What I learned from ‘The Golden Notebook’
in relation to ‘All the Bright Places’
Niven’s new book recently came out and with it a flood of people began to gush about her first book again. Hearing as such, I decided to try it. With my experience reading YA, I know not all books are good—even the prize winners and the #1 sellers—still I was hoping this one would surprise me. It didn’t.
The only problem was, after reading it, I knew I loathed this book, but I wasn’t sure why. I mean—yes, Finch’s voice was sort of irritating, but so are many characters. And yes, too much of the book seemed too—I don’t know—expected. It is a teen book after all. Still, I was surprised by others’ reactions. Another person I know who had read it, couldn’t stop raving about it despite hating another suicide book, Thirteen Reasons. I’ll be reading that shortly and already feel a little dread, but the contrast that these two books got only further perplexed me as to why I hated this book.
And then I read Doris Lessing’s ‘The Golden Notebook.’
If there is such a thing as fate, reading her book so closely after reading Niven’s must be some kind of clandestine planning. I rarely underline in books that I personally read, but this time I had to. And this is the part that made everything clear.
“I feel sick when I look at the parody synopsis, at the letters from the film company; yet I know that what made the film company so excited about the possibilities of the novel as a film was precisely what made it successful as a novel. The novel is “about” a colour problem.”
Here we see Anna, the protagonist, fretting over her book being turned into a movie. She doesn’t like the idea, but Hollywood is going crazy and for the exact reason that she hates the book and the exact reason why she hates her treatment of the issues in the book and in her life: they all deal “about” a problem, whether it be a color problem, or socialist problem, or in the case of Niven’s book, a suicide problem. And I find that far too often books nowadays like to deal “about” an issue and never “in” an issue, much like Anna’s complaint.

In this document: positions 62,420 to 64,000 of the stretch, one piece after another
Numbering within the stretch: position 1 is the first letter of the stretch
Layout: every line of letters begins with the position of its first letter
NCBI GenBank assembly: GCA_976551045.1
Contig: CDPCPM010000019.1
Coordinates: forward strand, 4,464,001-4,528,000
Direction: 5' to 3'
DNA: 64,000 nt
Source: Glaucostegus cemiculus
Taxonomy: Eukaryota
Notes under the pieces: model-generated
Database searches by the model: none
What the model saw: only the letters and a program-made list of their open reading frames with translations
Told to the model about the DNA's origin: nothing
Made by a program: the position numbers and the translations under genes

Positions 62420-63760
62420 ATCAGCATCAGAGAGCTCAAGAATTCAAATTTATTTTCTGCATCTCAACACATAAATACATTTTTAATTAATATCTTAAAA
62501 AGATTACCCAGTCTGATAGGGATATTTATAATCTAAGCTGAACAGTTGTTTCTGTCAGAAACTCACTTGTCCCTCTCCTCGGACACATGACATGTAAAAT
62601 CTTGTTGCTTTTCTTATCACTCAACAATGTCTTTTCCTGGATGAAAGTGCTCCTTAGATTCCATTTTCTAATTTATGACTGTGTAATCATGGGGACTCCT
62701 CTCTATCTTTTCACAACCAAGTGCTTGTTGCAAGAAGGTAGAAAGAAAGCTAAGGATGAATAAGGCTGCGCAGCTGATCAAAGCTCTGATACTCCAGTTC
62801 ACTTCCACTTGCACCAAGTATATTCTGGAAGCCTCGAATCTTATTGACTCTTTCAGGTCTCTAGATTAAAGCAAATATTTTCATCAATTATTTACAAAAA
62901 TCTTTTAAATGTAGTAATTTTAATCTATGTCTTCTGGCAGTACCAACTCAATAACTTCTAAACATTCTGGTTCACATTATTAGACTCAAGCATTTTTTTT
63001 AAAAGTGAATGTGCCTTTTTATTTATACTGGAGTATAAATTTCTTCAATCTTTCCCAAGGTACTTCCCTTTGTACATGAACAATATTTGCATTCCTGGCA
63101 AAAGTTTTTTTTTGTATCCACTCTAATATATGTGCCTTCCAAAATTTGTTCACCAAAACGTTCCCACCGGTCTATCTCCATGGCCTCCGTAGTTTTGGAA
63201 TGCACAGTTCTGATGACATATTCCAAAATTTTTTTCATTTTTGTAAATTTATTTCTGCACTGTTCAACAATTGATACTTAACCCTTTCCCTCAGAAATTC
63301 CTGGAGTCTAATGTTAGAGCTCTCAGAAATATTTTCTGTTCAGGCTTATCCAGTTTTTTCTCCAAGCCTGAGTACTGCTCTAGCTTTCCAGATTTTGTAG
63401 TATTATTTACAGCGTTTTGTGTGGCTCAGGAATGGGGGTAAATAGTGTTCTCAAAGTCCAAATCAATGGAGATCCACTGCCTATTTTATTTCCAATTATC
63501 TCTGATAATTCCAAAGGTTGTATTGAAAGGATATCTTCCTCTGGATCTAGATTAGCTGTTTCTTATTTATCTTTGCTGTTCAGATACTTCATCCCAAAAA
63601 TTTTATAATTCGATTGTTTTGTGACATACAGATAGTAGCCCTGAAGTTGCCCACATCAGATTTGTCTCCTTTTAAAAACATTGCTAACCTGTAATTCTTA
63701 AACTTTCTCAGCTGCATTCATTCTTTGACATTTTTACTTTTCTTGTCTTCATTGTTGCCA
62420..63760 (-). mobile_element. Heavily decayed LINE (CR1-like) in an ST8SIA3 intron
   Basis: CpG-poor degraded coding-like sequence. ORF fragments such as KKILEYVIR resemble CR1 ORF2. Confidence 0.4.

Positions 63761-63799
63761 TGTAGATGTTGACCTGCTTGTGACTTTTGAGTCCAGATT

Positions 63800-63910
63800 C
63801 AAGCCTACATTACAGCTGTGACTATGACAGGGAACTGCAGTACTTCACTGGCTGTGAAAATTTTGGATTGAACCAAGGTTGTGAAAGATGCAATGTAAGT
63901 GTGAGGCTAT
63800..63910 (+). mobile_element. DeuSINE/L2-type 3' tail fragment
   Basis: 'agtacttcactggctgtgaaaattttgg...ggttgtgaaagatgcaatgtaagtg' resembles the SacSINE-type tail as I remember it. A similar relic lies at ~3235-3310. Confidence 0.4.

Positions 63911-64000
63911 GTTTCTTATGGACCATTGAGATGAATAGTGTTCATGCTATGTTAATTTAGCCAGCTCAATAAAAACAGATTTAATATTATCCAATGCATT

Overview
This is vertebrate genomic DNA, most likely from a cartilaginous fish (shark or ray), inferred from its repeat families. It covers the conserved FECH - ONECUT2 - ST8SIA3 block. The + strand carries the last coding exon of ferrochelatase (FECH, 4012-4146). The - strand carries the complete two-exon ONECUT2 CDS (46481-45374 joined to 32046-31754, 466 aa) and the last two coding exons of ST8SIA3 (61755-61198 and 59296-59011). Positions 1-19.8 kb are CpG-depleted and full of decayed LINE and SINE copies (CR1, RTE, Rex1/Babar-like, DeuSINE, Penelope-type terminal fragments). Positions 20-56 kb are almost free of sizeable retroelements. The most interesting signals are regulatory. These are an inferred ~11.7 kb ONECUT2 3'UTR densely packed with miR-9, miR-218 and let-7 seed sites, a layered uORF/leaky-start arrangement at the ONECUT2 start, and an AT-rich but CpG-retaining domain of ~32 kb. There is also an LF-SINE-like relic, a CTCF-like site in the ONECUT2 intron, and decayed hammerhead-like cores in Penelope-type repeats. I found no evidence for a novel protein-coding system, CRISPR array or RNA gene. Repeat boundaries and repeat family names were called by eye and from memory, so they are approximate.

This whole notion is only further compound by Niven’s own response to why she wrote the book, saying, “I want to write something dark.” That’s it. That’s the impetus for delving into suicide. It was something dark that she could write “about.” Never did she write “in” suicide. No, instead she gave us tales of others killing themselves, or haphazardly memorized stats on suicide with an occasional esoteric suicidal Italian poet to tie it all together.
On top of this, Finch’s reason for suicide is nothing more than a medical problem that many are afflicted with—which from others’ comments was portrayed poorly. If a book is going to delve into suicide, shouldn’t it address they many who do it for other reasons than ‘I-was-born-with-a-bad-roll-of-the-genetic-dice.’ Some might then offer up Violet’s own battle with it—or even Amanda Monk’s, whose suicidal revelation seemed all to convenient (Wow! Cool kids have these thoughts, too!) The thing with Violet is—it’s never believable. I never see her once dropping so low mentally to ever actually contemplate killing herself. It seems too topical, too superficial.
And if you haven’t figured it out yet, that’s exactly what being “about” something is.